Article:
$57.00 donated in past month
Center Column Archives
Solidarity Monterey writes:
On February 22nd, 2014 a CSU Monterey Bay police officer arrived at a student’s apartment because the student was supposedly trying to commit suicide. Now that cop is likely going to be fired for not using excessive force; specifically, for not tasing the student. The details vary according to who recounts the story, and the whole thing has been complicated by a legal shitstorm between the CSUMB cop and their union on one side, and the city of Marina police department on the other.
On February 6, at 8am, teachers at San Francisco's bilingual public Fairmount Elementary School joined with the Anti-Eviction Mapping Project to block three private tech buses. Buses from Google and Facebook were blocked in protest of the takeover of what had been four parking spots for teachers at the school by a tech bus stop. Teachers had not been consulted before their parking stops were privatized, just this past month.
From the blockading of Google buses to the blockading of major freeways. From riots against white supremacy and police in Oakland to anti-tech and gentrification brawls in San Francisco, 2014 was an explosive year. Battles erupted in a variety of places and around various issues. This year in review looks at some of the key struggles and outbreaks of rebellion that shook the bay area to its core.
On January 14, California's Department of Pesticide Regulation (DPR) announced new “recommended restrictions” on the use of chloropicrin, a cancer-causing pesticide used widely on California strawberries. Health, environmental and rural advocates say that DPR ignored its own scientists in developing the proposal, and that the recommended restrictions fall far short of protecting schoolchildren and rural residents from harmful exposures to the toxic pesticide.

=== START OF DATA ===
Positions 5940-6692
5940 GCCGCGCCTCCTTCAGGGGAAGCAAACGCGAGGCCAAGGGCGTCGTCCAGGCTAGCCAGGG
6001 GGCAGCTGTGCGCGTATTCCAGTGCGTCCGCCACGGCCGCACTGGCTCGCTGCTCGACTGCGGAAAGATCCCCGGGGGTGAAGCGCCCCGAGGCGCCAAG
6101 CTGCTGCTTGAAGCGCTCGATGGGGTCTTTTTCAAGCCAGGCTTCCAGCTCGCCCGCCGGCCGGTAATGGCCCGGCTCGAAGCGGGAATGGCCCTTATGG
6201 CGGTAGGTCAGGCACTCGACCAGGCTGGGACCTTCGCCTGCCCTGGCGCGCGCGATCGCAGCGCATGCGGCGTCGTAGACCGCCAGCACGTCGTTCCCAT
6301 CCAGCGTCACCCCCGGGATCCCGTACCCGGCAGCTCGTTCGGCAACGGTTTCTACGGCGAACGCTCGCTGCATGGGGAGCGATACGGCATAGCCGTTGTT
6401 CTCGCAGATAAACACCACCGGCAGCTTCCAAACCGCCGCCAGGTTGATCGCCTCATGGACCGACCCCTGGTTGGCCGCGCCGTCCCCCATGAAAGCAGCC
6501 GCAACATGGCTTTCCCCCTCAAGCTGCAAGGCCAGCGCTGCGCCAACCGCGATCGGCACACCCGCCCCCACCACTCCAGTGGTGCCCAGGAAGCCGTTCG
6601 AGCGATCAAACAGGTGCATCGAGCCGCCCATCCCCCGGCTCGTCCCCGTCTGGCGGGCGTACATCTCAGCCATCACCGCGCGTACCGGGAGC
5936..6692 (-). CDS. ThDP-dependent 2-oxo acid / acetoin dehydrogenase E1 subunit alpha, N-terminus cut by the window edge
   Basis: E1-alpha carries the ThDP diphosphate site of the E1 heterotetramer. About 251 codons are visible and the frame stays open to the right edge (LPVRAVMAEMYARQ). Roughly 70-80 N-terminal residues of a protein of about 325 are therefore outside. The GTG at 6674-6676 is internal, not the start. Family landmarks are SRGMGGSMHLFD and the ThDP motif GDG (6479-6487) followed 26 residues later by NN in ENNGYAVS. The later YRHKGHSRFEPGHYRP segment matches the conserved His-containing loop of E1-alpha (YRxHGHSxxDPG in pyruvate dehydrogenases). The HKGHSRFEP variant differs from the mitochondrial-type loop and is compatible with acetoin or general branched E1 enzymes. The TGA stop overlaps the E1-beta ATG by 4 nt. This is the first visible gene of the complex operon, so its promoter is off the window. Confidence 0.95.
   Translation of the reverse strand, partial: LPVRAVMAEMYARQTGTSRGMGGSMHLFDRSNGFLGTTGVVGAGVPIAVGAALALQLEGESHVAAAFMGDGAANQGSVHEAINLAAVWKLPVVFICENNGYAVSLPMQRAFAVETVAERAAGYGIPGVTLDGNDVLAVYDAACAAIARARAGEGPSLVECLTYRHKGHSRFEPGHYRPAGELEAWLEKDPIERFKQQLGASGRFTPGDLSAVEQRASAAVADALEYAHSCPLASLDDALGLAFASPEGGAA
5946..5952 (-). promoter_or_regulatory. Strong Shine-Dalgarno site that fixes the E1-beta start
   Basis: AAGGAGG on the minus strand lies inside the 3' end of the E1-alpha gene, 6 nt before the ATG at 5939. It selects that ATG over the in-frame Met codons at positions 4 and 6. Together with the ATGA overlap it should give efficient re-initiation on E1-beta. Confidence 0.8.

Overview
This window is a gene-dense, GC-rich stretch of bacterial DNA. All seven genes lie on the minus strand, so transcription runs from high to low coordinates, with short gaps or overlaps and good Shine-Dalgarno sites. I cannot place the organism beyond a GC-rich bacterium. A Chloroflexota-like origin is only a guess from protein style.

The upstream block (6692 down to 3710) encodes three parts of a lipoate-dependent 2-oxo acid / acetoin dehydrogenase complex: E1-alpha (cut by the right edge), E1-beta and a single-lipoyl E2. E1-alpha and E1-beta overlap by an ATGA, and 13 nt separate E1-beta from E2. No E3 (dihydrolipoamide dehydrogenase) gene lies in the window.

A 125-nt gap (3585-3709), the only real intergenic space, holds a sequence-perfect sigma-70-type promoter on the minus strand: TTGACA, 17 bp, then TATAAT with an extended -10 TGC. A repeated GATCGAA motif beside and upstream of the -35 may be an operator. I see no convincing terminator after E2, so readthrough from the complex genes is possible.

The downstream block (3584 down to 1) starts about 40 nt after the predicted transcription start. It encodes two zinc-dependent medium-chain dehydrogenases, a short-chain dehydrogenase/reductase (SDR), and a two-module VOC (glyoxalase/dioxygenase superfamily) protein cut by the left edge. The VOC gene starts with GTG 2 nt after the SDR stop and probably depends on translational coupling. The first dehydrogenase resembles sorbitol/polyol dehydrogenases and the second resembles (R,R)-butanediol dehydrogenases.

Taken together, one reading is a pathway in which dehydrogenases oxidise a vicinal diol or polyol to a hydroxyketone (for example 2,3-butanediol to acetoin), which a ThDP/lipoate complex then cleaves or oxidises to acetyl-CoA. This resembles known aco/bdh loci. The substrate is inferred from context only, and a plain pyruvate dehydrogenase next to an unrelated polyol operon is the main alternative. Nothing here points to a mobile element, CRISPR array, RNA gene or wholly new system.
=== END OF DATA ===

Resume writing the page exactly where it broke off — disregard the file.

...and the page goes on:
In a continued series of actions to oppose the tuition hikes approved by the University of California Regents in November, students at UC Santa Cruz left their classes on December 8 and marched around campus and to the administration building. Hundreds of students marched through the building and pounded on walls, including the Chancellor's door. Eventually a group rallied on the roof of the building and an open mic was held.
In Mexico and Central America, a tianguis is traditionally thought of as an open-air market where merchandise is sold. To create a space where community organizing skills can be shared, the concept of a "community action" tianguis was created by individuals in the Mayfair community of San José. The first such tianguis was held at Lee Mathson Middle School on November 15, and featured participation from a wide range of organizations working in the areas of health, education, labor, food safety, immigration, and legal defense.
On November 20, students at UC Santa Cruz occupied the Humanities and Social Sciences building and plan to stay inside until the UC Regents roll back the tuition increases they approved this week. Student fees across the University of California system will raise by at least 5% a year for the next five years if the Regents' plan is instituted.